You can start increasing the weight right away (after the first week), but if you start out lighter a 5-10lb increase every week will probably not be a problem. Make sure you know the lifts and the correct form (not the internet form lol) befroe you start doing them at any kind of heavier weight.
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Old 03-31-2008, 01:12 PM   #18
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When you put it like that Eric your spot on. Simple.
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Old 03-31-2008, 01:13 PM   #19
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Here's a journal you can look at:

http://www.bodybuilding.net/personal...light=rippetoe

I'm pretty sure Pity is doing Ripp's right now :S
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Old 03-31-2008, 01:18 PM   #20
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yeah i think the thing i have learnt tonight from you guys is i just need to focus on my form and make sure im actually lifting and lowering the weights rather than using momentum to shift them.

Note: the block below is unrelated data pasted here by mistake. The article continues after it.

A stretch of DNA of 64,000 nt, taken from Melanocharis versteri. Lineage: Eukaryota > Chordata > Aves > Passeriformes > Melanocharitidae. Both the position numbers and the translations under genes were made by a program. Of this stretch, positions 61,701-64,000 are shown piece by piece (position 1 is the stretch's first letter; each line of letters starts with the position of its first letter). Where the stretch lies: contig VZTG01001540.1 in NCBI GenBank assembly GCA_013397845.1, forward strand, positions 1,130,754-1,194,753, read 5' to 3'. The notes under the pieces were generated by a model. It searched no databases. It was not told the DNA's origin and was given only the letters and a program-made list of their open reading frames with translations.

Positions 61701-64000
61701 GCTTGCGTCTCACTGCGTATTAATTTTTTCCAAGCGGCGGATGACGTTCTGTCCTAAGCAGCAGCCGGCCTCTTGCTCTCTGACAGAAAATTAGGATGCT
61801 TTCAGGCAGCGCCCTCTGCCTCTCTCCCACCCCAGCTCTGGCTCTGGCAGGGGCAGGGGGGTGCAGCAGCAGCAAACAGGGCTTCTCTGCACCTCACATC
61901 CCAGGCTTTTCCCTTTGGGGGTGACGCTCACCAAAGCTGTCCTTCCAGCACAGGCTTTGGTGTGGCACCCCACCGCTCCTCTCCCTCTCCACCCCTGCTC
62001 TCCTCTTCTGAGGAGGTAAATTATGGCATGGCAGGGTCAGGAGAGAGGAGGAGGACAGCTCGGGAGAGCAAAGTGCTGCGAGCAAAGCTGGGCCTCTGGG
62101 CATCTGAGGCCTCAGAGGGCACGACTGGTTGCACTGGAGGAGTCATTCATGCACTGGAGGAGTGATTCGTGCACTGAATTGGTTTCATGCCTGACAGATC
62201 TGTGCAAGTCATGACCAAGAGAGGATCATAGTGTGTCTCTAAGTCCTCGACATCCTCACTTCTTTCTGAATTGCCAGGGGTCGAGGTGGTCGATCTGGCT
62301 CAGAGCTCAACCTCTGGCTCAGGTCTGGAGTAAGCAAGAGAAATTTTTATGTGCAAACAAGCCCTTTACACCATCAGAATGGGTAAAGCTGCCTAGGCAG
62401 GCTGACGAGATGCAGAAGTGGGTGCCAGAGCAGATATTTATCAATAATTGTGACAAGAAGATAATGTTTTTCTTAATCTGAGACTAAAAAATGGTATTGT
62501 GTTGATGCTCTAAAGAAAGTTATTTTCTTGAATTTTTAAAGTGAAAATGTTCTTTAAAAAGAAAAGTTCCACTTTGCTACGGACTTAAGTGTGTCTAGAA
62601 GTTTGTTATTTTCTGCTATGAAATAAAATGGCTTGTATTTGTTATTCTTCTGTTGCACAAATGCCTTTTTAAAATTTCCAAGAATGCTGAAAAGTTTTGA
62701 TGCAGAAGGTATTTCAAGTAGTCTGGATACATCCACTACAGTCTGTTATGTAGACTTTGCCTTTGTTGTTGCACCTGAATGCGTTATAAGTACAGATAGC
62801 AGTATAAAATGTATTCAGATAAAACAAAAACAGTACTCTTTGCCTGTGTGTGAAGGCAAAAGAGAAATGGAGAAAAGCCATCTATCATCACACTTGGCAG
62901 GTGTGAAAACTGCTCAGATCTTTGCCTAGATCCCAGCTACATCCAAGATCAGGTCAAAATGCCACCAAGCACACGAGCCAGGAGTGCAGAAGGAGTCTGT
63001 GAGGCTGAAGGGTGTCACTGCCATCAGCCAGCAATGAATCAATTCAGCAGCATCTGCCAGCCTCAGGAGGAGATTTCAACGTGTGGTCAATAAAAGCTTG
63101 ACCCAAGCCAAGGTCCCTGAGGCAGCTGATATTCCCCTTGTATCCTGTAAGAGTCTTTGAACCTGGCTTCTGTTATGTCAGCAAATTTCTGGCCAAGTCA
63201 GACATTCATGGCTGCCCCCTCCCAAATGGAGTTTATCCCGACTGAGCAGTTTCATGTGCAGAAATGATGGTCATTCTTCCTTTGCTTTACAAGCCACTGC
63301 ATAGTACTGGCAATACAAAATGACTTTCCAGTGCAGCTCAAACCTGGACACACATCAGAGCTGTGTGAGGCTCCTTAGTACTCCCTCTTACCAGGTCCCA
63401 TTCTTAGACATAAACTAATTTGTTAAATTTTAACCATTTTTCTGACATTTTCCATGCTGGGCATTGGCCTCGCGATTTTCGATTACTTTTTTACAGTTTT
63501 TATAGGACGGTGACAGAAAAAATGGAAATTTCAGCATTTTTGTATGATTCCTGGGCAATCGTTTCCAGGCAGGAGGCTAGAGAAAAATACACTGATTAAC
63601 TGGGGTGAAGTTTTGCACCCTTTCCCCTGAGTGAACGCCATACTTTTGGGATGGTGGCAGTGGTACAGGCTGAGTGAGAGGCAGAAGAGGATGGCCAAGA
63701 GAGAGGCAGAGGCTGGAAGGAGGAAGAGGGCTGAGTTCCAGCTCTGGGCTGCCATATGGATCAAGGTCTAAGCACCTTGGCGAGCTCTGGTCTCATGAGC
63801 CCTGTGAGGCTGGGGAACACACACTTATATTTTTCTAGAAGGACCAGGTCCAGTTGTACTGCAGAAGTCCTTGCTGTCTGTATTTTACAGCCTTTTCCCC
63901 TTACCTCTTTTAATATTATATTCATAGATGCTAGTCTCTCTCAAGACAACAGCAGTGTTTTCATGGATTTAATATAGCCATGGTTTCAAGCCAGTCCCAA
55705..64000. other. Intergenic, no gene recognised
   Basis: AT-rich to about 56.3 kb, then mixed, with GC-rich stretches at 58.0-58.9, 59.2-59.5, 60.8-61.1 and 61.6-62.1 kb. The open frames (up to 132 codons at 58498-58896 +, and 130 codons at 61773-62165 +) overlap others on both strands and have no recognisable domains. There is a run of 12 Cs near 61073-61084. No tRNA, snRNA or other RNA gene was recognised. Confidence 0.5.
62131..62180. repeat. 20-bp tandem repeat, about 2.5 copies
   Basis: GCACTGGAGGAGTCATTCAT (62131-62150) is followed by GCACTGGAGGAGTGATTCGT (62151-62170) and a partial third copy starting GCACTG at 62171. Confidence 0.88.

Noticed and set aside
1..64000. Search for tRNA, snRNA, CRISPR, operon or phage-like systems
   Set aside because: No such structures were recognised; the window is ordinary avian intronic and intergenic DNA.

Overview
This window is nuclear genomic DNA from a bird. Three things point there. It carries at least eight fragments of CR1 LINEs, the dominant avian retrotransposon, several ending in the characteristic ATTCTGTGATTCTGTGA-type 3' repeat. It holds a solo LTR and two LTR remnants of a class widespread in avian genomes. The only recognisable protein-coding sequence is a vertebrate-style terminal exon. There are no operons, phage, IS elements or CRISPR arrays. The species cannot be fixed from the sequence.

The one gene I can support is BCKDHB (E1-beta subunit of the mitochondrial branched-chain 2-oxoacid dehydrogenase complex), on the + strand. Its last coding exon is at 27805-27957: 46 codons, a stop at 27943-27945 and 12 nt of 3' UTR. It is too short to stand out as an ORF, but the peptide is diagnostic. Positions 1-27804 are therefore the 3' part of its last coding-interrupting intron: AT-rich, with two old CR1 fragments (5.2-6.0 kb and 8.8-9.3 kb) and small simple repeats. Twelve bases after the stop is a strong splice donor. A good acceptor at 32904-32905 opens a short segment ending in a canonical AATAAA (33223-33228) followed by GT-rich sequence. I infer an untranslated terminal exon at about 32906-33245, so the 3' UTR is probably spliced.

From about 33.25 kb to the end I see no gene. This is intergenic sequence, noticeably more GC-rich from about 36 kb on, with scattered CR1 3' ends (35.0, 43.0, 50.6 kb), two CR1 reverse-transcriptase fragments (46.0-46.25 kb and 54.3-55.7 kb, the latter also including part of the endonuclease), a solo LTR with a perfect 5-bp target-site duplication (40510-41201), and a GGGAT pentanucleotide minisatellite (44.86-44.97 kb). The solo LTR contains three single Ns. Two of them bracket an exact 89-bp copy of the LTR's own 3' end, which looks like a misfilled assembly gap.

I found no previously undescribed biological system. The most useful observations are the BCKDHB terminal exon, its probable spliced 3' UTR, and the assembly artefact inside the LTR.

i have a question that might get some various responses.

people say that you should change your excercises that you are doing often to "shock" your body into carrying on changing and to catch it off guard to continue growing. but surely if you are slowly increasing your weights in small steps steadily over time then you are following the principle of progressive overload therefore your body shouldnt really ever get used to it as the load is changing overtime therefore the excercise choice shouldnt necessarily have to should it?